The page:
My latest VDARE.com column is up:
By Steve Sailer
“I may not agree with what you say, but I will defend to the death your right to say it.”
If Voltaire were alive today, he’d be spinning in his grave.
The latest collision between “diversity sensitivity,” the highest ideal of the present age, and such outmoded concepts as academic freedom has a VDARE.com contributor, Australian law professor Drew Fraser, as the victim, because he had the the temerity to write a letter to a local newspaper.
“A Sydney university has banned a controversial law professor from teaching after he publicly aired his views on non-whites and Africans in Australia. Canadian-born Associate Professor Andrew Fraser was cautioned by Macquarie University last week over a letter he wrote to a suburban newspaper…University vice-chancellor Professor Di Yerbury responded with a three-page memo to staff announcing that Professor Fraser would not teach until further notice…” [Outspoken Academic banned from teaching]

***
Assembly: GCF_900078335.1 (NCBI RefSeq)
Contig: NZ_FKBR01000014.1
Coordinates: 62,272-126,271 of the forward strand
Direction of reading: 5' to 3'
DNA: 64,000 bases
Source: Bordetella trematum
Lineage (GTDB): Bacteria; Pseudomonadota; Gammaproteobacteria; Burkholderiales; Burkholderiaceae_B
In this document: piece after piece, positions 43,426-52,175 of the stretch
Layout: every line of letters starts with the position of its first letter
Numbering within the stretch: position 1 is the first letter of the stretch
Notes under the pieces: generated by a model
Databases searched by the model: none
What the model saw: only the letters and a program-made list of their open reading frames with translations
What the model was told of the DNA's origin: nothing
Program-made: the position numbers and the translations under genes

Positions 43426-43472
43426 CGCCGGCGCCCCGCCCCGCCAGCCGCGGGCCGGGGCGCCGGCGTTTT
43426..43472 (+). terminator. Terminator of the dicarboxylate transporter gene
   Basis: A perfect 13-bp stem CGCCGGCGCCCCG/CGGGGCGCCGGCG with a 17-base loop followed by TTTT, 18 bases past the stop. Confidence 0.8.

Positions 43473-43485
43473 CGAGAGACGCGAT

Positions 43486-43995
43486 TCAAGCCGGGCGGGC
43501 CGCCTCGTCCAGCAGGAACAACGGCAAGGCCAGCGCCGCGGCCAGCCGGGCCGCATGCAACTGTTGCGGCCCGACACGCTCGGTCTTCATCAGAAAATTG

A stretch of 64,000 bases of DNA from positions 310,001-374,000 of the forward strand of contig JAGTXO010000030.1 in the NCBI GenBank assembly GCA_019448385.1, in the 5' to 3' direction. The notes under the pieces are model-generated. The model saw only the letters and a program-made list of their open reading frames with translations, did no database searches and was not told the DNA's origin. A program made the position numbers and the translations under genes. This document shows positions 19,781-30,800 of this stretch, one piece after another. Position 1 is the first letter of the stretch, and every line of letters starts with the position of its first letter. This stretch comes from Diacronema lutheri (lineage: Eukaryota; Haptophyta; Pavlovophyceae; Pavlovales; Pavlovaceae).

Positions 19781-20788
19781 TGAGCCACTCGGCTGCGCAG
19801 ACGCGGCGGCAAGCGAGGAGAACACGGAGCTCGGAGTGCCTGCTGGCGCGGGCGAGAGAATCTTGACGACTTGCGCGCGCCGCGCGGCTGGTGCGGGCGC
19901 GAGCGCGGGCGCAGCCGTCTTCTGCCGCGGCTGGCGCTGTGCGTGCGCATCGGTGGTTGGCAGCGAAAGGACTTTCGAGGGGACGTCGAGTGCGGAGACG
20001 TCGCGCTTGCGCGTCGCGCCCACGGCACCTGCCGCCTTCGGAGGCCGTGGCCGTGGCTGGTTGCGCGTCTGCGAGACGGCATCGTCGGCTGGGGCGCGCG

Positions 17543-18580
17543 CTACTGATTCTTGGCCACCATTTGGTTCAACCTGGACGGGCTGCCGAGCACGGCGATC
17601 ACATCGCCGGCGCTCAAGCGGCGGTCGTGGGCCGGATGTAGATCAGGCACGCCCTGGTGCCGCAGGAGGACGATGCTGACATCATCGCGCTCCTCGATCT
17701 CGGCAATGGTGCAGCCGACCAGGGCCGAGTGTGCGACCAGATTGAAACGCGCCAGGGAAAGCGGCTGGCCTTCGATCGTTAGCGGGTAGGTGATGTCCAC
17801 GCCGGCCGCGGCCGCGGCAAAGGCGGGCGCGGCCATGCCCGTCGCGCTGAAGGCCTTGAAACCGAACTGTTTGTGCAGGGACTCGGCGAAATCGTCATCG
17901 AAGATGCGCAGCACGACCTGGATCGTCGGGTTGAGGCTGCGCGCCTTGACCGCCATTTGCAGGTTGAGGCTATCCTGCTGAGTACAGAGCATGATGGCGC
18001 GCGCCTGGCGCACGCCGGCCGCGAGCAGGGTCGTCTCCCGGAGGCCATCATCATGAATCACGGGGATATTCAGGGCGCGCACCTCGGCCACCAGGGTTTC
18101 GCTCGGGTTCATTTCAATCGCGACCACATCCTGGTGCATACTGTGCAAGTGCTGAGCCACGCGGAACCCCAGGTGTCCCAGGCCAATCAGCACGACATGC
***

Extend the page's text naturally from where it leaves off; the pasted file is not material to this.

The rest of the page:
Connoisseurs of irony will treasure the university’s justification:
“Professor Fraser yesterday rejected an offer by the university to buy out his contract and launched a bitter attack on Vice-Chancellor Di Yerbury, describing her as an ‘intellectual coward’. Professor Yerbury responded by suspending Professor Fraser from teaching, citing a report in The Australian yesterday in which he claimed a group called Smash Racism was planning to disrupt his classes… ‘We have a duty to act decisively to protect his safety and that of others on campus,’ she said. [Lecture ban for 'racist' professor]
Okay, let me see if I have this straight: The university must keep their professor from saying that immigration raises the risk of criminal violence — to safeguard him from criminal violence from immigrants and their supporters?
So what about Professor Fraser’s statement that Africans tend to have low IQs and high testosterone levels?
Here at VDARE.com, unlike at almost every other outlet (and, apparently, Macquarie University), our first question is not whether it’s politically correct to say something. Instead we ask: Is it true?